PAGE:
By Brennen Finchum
Over the summer, Jason Adkins, environmental projects coordinator, put in two bee hives next to the chicken coop, behind Redford and Shingler Halls, as part of an ongoing effort to grow an urban farm on campus.
“The goal of the urban farm is to inspire TNU students and visitors to re-imagine a way of growing food that is good news to a world languishing from the effects of unjust ways of growing and distributing food,” Adkins said.
The main reason for getting the bees was for their honey.
Their pollination also increases the productivity of the flowers, vegetables and fruits that Trevecca is growing, Adkins said. Trevecca is also helping keep the bees alive since they are currently endangered because of pesticide.
Adkins estimates there are about 50,000 bees within both hives. Each hive cost about $80, which makes each bee worth about a tenth of a penny.
Bees often don’t make any honey during their first year, which was the case for Trevecca’s bees. But, starting their second year, the bees could produce anywhere from 55 to 100 pounds a year, which Adkins said Trevecca will sell and give away to visitors.
The bees aren’t dangerous to be around, and are no threat to students residing in the apartments. The only time you would need to wear the gear is if you’re getting into the hive, like to get honey, Adkins said.
The bees are free to come and go as they please through an opening that’s about an inch tall in the box they are housed in.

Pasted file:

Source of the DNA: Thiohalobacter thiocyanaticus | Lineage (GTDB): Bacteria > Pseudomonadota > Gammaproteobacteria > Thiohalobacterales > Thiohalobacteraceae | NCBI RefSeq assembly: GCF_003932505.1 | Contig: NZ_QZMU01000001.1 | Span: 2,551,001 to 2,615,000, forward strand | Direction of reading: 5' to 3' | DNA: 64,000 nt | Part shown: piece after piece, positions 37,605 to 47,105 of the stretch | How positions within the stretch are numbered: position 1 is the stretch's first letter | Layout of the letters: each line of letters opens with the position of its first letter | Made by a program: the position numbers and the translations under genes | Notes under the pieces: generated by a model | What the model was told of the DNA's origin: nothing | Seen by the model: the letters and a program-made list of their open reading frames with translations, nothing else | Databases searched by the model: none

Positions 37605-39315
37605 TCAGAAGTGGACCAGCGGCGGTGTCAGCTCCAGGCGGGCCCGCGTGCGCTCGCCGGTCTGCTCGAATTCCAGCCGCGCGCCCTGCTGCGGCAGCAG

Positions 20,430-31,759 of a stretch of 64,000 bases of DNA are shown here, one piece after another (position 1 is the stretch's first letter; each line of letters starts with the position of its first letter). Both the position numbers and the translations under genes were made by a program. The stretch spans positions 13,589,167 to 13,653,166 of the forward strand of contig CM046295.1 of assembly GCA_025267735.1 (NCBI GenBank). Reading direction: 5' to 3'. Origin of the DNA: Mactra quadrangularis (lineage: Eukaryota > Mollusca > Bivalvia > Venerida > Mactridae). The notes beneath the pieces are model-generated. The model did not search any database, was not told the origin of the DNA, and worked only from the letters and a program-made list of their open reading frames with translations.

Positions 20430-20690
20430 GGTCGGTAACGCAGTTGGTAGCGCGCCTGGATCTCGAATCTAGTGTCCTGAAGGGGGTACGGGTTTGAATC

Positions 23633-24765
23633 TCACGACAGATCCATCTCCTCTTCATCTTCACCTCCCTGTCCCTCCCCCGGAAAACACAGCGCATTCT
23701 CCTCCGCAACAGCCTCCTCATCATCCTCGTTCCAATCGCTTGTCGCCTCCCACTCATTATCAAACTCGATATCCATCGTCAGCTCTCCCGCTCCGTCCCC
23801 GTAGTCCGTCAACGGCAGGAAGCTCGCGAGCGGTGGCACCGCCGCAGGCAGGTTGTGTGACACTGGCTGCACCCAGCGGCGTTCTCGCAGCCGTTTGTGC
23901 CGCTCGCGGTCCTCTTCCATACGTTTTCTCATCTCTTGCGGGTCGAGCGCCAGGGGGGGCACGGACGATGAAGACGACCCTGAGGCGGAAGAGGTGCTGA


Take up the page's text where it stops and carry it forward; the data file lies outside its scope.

Just like many of Trevecca’s environmental projects, the bees live in a symbiotic relationship with their neighbors. That is, the chickens assist the bees by eating the hive beetle, an enemy of the bees.
Generally, a female hive beetle will fly into the hive and lay her eggs. Once the eggs become larvae, they begin to feed on the wax, pollen and honey that the bees made.
According to keeping-honey-bees.com, the bees need the pollen and wax to raise more bees and survive through winter.
The hive beetle can also feed on the queen bees eggs and they can ruin all the future honey by discharging their feces in the hive.
The bees don’t do anything in return though.
“It’s a one-way relationship,” Adkins said.
The bees are just one addition to the urban farm that Trevecca is continually growing.
The vision for the farm is to create a working farm that feeds Trevecca students and faculty, especially local residents who suffer most from food inadequacies, Adkins said.
“This working farm should be a place to create jobs, especially to our neighbors with employment barriers,” Adkins said.
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